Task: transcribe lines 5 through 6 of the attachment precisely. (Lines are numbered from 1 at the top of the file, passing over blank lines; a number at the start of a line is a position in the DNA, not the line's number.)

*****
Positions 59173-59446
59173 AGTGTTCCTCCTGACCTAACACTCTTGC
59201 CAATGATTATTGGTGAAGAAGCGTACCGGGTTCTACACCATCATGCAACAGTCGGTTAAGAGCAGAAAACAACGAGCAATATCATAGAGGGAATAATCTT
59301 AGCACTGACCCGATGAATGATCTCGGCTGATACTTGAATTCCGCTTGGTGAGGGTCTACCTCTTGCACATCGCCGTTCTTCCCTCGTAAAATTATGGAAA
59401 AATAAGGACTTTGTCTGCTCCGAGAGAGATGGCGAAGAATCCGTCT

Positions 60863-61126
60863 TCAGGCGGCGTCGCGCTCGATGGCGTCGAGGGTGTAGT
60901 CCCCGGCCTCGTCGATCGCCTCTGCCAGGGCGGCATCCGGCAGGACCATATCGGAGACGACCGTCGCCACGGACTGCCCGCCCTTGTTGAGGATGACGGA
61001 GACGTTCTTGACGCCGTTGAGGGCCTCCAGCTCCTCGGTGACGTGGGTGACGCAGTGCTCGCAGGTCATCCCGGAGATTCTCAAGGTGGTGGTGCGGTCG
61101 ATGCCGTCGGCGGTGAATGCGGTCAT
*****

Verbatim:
59401 AATAAGGACTTTGTCTGCTCCGAGAGAGATGGCGAAGAATCCGTCT

Positions 60863-61126